Vitality of Literature
A few years ago, when Rumania was struggling for freedom, some of the agents of the dictator Ceauscescu set fire to the National Library in Bucharest and the accumulated books and documents of centuries were lost; the historical memory of a whole nation was destroyed. The idea of a library being deliberately burned arouses feelings of great horror. It is often seen as the main sign of the wickedness of the first Emperor of China, that he ordered all the books in his empire to be destroyed. It is sometimes said that China has never fully recovered from that act. Moreover, the memory of it seems to have inspired some of contemporary China’s most terrible crimes against humanity in Tibet, where for decades both the living libraries, thousands of Buddhist monks, and the physical libraries accumulated through centuries in thousands of temples, have been systematically liquidated.
Of course, it could be argued that not to read any of the books available in a library is almost the same as burning it. Books are not memories, they are only the records of memory. When we use a computer, we know that it is very easy to lose everything on a hard disk. In order to remedy against that, we make back-ups. A living human memory can have no back-up system; instead, every society has developed systems of transmission, or tradition. Every person has an increasing past and a diminishing future; continuity is only possible if there is effective transmission from one generation to another. Schools are intended to be places for that transmission. Books are the main lines of transmission.
Books are written in order to permit continuity and communication to occur between people who will usually never meet. Continuity of tradition is a struggle against oblivion; the loss of historical memory is one sign of a threatening darkness. We are living in a time when many people deny the possibility of history, or try to rewrite the past to justify the present; yet as Dietrich Bonhoeffer once wrote, the good, the beautiful, the true, are only possible in long historical continuities. The author of a book may have died centuries ago, or live in a distant country; if the ideas and memories a writer put into a book come alive in a reader’s mind, there is transmission and continuity.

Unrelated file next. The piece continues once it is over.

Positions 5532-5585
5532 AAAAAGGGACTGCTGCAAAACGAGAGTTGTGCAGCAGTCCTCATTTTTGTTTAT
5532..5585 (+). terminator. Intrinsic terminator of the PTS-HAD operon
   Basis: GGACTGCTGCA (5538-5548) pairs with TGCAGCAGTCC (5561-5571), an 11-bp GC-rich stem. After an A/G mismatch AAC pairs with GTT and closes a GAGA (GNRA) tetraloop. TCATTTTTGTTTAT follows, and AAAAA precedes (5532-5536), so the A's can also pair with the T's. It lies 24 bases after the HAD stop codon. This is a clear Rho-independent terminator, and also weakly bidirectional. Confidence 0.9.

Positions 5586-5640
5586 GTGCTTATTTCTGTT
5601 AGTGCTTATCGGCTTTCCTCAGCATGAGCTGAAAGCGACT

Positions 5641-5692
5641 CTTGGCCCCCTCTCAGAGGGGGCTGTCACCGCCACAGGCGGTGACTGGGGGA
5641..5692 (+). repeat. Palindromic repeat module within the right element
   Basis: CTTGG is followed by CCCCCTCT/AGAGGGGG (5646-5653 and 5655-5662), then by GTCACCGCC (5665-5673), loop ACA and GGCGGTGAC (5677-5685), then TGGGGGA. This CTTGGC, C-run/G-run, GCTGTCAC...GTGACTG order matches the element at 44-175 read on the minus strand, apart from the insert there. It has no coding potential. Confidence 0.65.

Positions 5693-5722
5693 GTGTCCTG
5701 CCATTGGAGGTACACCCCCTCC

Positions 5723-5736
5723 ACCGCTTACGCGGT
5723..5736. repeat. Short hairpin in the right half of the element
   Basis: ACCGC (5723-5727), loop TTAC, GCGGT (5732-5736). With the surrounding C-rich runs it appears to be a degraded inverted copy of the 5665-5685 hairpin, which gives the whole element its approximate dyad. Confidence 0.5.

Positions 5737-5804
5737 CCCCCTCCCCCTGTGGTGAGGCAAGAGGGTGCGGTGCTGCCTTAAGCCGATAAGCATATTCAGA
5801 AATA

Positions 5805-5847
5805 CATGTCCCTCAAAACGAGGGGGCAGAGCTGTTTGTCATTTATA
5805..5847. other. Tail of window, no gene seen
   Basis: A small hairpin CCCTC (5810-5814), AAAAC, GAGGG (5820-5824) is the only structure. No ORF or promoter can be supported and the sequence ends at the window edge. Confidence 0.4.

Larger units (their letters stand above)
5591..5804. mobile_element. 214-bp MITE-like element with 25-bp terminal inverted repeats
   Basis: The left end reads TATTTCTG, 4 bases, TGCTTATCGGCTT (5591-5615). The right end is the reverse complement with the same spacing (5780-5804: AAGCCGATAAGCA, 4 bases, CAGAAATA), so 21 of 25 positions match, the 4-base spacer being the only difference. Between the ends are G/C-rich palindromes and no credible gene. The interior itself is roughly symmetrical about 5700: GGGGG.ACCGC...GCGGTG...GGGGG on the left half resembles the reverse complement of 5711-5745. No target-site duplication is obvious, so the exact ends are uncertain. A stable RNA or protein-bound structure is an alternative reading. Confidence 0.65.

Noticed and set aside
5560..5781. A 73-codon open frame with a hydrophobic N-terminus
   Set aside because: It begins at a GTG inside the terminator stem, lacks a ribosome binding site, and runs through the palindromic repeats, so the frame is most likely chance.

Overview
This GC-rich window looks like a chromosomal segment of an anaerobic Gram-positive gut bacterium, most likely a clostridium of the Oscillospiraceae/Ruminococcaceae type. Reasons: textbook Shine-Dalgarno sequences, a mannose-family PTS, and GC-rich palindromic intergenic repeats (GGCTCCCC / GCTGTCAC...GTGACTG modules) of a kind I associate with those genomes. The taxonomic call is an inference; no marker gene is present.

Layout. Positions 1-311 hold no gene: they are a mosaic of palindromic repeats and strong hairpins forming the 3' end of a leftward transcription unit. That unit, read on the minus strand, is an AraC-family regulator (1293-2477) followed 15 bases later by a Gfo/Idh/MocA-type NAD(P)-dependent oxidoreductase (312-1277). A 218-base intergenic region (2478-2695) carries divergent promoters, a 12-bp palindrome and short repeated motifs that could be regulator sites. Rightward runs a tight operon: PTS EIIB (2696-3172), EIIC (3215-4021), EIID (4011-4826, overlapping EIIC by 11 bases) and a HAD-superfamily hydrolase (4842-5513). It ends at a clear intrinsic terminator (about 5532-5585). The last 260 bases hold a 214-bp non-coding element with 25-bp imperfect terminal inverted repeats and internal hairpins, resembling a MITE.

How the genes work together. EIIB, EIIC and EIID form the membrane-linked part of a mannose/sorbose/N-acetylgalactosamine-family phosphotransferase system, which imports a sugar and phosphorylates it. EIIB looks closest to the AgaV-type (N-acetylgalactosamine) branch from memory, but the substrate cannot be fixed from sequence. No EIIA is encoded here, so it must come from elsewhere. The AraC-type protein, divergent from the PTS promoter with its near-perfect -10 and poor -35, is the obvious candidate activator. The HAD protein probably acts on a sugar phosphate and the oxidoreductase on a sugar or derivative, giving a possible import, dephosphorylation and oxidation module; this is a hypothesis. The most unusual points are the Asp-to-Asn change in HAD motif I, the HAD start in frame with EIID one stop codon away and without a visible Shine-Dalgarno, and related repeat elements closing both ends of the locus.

The Gospel of John begins with a tremendous illumination: “In the beginning was the Word.” The Christian faith has developed and spread on a basis of Word, the fragile conviction that the words we use are not mere cuckoo-cries. Of course, John was using the Greek word, logos, that does not really mean an individual ‘word’ so much as a “speaking out.” What is important, though, is the idea of a Word, a Speaking, that comes before any other event and is the origin of all events, of all creation’s history.
This is revolutionary because people usually consider that human speech originates in a need to transmit information recorded in an individual memory after experiences made in the past. The transmission of information without speech already exists among bees, in the way they dance out the position of flowers, and in birds, whose songs are not words in any real sense, except that they are sounds produced in the throat. We certainly often use words for the same warning purpose, but John insists that the Word, the eternal Logos of God, is more: a source, not of information, but of light and life. This light and life, John says are opposed by darkness and absence, the powers of death, of silence.
The Word, of which our speech-acts are assumed to be a faint metaphor, a symbol sharing some kind of common nature, is creative of new reality. God’s first word to his creation in Genesis is recorded as “Let there be light” and in response “there was light.” The void or chaos of potential space-time into which God speaks has one latent talent: like each of us, it is capable of imagination, and the word of God it hears provokes an imaginative response, our material “reality,” light and so energy, come to be.